An upcoming recruitment day will offer deprived young men in Birmingham the opportunity to join social and art activism campaign The Boys Project.
A workshop and recruitment day will take place Saturday 23 January at mac Birmingham, and will offer a taster about what the project is all about.
Young people interested in participating will meet participants already involved, such as Brown Ntoto, the project manager David Heinemann and Chris Sonnex, community producer at Royal Court Theatre.
Change vilifying stereotypes through art
Participants, aged 18 to 25, who have experienced social and economic disadvantage or exclusion will be trained to challenge society through art.
According to the project’s website, their aim will be to:
“challenge and change the ways young working class men are stereotyped, vilified, abused and misinterpreted by both the government and mainstream media in the UK.”
At the end of last year, reports in the media on a series of polls stated that young men in the UK are being regarded by the public as lazy and rude. This can lead to them being disadvantaged in society.
Jerome Mitchell, a London participant, talks about his experience so far:
“I’d say this project is worth getting involved in. It gives the little guys that society never wants to see or hear a voice to speak out loudly and proudly. It gives us a chance to be seen in a brighter light, not shadowed paint. It introduced me to the Royal Court where I am working right now.”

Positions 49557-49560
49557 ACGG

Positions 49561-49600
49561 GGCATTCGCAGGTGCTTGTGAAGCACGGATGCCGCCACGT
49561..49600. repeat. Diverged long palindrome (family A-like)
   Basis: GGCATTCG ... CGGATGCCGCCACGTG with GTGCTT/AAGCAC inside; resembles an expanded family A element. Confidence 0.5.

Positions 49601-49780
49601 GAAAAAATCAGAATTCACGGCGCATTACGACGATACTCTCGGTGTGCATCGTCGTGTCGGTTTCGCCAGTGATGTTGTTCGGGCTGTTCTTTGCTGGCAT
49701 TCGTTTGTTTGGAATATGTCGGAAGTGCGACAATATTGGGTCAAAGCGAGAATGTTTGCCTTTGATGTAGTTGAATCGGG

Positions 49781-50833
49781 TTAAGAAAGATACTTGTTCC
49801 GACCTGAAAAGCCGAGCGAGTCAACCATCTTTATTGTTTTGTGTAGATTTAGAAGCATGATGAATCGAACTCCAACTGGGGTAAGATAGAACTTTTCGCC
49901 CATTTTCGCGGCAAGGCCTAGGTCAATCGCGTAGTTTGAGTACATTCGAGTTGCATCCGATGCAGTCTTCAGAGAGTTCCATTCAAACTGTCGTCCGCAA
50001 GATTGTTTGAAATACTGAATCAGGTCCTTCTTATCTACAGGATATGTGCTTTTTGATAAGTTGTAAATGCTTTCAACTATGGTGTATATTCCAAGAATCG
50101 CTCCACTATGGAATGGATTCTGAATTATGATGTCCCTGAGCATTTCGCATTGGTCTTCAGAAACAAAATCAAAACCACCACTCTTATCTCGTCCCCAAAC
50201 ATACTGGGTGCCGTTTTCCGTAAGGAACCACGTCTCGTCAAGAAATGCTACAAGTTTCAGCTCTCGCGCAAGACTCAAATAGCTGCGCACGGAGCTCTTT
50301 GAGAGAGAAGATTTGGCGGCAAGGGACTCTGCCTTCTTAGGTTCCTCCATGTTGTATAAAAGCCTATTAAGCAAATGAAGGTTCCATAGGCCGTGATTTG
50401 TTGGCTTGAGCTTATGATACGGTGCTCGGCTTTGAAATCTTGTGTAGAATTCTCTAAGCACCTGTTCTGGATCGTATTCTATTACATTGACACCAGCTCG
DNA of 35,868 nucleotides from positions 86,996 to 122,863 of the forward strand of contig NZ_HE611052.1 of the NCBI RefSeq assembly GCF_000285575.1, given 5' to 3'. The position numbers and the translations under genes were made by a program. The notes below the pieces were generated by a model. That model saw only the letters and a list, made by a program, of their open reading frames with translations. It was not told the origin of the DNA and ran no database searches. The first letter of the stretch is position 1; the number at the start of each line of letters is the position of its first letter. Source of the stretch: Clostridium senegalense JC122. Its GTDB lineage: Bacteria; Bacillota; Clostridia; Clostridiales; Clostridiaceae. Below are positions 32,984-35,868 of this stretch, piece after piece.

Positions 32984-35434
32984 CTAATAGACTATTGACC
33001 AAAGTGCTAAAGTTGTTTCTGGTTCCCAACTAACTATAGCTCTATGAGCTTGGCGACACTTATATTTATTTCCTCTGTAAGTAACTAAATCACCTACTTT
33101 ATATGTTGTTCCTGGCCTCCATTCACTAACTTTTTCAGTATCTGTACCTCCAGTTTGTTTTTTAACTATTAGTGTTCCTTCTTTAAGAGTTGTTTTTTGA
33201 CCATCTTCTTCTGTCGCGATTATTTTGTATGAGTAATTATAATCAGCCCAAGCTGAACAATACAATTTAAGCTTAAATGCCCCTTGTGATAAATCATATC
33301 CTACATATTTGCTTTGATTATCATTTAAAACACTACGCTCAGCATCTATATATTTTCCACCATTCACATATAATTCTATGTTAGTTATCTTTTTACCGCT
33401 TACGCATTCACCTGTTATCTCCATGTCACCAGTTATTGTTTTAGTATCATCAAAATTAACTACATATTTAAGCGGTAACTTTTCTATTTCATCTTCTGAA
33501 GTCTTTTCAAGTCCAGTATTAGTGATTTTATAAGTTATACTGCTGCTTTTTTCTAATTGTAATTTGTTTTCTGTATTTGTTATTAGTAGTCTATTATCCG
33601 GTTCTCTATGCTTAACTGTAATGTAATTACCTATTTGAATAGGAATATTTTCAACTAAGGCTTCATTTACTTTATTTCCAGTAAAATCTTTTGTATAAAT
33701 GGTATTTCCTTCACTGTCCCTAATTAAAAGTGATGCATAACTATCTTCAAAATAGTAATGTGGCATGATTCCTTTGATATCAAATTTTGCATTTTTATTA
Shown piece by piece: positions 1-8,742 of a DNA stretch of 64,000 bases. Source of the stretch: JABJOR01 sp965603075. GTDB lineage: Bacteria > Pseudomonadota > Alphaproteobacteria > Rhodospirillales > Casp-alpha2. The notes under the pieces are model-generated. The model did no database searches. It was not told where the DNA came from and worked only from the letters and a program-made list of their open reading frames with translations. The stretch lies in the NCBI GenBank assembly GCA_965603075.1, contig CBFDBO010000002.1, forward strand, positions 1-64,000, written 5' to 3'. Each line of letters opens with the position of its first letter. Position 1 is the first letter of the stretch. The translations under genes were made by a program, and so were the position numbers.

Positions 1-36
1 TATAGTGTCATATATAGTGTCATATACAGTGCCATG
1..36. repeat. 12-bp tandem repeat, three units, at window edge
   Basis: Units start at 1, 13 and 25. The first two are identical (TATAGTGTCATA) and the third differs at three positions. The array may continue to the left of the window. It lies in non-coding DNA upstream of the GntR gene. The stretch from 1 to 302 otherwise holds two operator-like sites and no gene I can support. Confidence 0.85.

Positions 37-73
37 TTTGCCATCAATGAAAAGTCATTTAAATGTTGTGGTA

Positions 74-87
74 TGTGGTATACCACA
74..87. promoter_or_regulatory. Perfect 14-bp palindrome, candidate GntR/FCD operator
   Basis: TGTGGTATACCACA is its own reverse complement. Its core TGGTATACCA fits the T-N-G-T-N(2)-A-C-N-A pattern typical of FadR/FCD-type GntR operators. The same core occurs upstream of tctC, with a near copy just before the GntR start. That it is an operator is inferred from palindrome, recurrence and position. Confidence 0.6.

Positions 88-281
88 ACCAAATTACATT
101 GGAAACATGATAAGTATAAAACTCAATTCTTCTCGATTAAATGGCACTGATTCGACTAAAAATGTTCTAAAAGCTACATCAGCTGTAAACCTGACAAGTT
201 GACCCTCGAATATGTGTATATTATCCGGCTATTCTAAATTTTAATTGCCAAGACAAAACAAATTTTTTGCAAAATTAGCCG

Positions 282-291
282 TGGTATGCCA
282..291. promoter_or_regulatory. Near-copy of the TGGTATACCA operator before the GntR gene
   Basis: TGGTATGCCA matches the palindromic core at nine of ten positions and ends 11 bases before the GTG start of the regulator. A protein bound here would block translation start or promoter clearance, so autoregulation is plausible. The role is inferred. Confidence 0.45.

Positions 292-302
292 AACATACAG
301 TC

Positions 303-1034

According to the organisers, in order to become a participant they need to:
- Have some experience of living on an estate.
- Believe they have been let down by the system or government.
- Understand what it means to take responsibility.
- Want something more than what they’ve got.
They do not need previous experience in performing arts.
Paid training leading to touring theatre work
The Boys Project aims to get young men the training and the opportunity to have an art related job for 6 months.
From February to August 2016, 60 participants will take part in monthly intensive training days in politics, economics, art and activism. They will train with 15 artists, such as Charlie Kronick(Greenpeace) and Gemma Cairney (BBC Radio 1).
Venues such as mac Birmingham and Royal Court Theatre will host this first stage.
Later on in the project, around half of the participants will be offered a place on a paid training programme. This is to prepare them for the last stage, which will involve a documentary and mid-scale touring theatre work, according to the project webpage.